How do you know when a career is right for you? More often than not, you don’t. You just have to feel it. Sometimes, it’s something that comes with time. Or sometimes, you knew very early on in your life exactly what you’re meant to do. Either way, it doesn’t always make the process of getting to the right decision all that easy. However, there are ways that you can start to get there.
One of which is considering deep within yourself. What kind of person you are, what your strengths are, what you enjoy – those kinds of things. You can even decide to look at how you think. You’ll often find that you can match your ideal career choice to how your brain operates. So let’s take a look at some career options that would be a strong match for those that are left-brained thinkers.
A left-brained thinker tends to be associated with logic, rationalization, and organization. They lean more towards problem-solving than emotion. If you’re a left-brained thinker, you’re probably comfortable with data, processing information, analysis and enjoy subjects like mathematics and science. If that sounds like you, let’s take a look at some key career choices for you to consider.
When you’re great with logic and numbers, you may want to consider working in the world of finance. While there are a lot of different financial jobs that you could think about going into, a financial advisor could be a great contender. With an education in mathematics, business, or finance, you may find that advising private or commercial clients on their investments and finances always you to combine your skill with numbers and interest in analysis.
Next, you might like to think about a career as a lawyer. Working with the law is a great career choice for left-brain thinkers. It often requires logic and analysis, as well as a lot of strategy too. For this, you will need to go to law school, pass the bar and then land your first placement in a law firm. Regardless of whether you choose to do corporate law, criminal law, or any other specialism, your education requirements will be the same.
Engineering itself is a great trade for left-brain thinkers. But if you want to be able to use your skills to the best of your abilities, you may find that becoming a civil engineer in the right path for you. Civil engineers solve a lot of problems in society. A lot of their work will make a difference to a lot of the ways that our everyday lives work. Your education should be in civil engineering, and you need to be certified. Then, you can go into design or even project management.
Another financial field that may prove to be a great career choice for you is accountancy. If you like working with numbers, then taxation and business finance could be interesting and challenging enough for you. A major in finance will be needed, but you’re also going to need to pass accreditation for this career path too.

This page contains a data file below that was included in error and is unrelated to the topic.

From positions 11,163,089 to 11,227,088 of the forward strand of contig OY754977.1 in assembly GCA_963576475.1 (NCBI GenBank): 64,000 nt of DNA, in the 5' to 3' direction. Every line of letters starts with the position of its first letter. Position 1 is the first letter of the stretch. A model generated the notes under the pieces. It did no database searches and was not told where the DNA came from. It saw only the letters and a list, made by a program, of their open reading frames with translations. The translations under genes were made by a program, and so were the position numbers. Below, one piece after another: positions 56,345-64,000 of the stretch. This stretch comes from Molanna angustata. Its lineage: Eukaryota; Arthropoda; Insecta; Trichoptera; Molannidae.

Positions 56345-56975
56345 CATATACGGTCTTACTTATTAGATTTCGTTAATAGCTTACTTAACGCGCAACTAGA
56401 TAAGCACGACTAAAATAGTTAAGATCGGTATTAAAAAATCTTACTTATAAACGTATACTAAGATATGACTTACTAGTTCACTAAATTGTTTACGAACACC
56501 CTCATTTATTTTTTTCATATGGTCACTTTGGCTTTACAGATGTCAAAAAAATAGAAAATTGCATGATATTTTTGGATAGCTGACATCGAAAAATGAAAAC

Machine Learning Scientist
Then there’s also the field of artificial intelligence, data, and development. If you love technology, information, and science, this could definitely be a very interesting and rewarding career choice for you. A background in computer science is a must, but you may also find that an online machine learning course enhances your modern understanding. Experience in working with AI or prior knowledge will be required to break into the industry.
Left-brain thinkers often have a keen interest or aptitude for the sciences. Although there is a range of different majors to consider when you’re a fan of science, medicine could be one of the most rewarding. Taking pre-med courses and going to medical school is mandatory for any would-be doctor, but you may also want to consider the medical specialisms that are open to you too. Then, a residency will be required before you’re a fully qualified doctor in your chosen field.
Of all the different kinds of scientist careers that you could consider, as a left-brained thinker, a research scientist may interest you the most. Not only are you able to conduct research into an area of interest, but you can use your problem solving and logic skills to uncover new ideas, theories, and developments.
If your interests lie heavily within computer science, you may want to consider a career as a computer programmer. An educational background in computer programming would be required here, often as high as doctorate level. Then, you can begin your career within the business world, within government or even in academia.
Another key career choice that you may like to consider would be a professor. If you have a keen interest in academia, continuing your education to the doctorate level and becoming a research assistant may be the next steps for you. Whether you want to go into the sciences, technology, or numbers, you will find that becoming a professor allows you to both conduct valuable research into your field, and work with other great minds of the future.
When you have a strong interest in analysis, you may want to think about the kinds of analyst careers that are open to you. Because not only may you be interested in research, there’s also the option to become a business analyst or even a data analyst too. Here, your educational background could vary, but you will need to major in the field most related to the kind of analysis you’re interested in.
Finally, you may also want to consider a career path as a researcher. Again, like an analyst, you can often find these careers across a wealth of different industries and not just academia. Whether you want to be a researcher for business, government, nonprofit, or any other kind of industry, you may want to consider your options before choosing your major, although you should find studying to the doctoral level will develop you sound research skills.